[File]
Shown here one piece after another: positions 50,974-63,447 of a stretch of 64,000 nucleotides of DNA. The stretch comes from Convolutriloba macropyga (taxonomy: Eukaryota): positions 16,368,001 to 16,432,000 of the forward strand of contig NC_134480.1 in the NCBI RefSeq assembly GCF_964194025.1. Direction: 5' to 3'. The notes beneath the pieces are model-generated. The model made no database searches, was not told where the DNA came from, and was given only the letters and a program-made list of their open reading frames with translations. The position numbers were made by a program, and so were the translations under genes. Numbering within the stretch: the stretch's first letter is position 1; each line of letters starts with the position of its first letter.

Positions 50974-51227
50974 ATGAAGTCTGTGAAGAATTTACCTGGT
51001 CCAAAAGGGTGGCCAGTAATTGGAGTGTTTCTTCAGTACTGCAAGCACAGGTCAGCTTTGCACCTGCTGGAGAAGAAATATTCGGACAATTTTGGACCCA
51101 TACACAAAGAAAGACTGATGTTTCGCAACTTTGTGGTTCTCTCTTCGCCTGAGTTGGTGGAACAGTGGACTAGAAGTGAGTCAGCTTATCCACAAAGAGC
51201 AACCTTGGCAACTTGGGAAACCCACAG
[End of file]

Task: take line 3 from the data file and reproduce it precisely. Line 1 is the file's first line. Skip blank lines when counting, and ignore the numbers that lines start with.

50974 ATGAAGTCTGTGAAGAATTTACCTGGT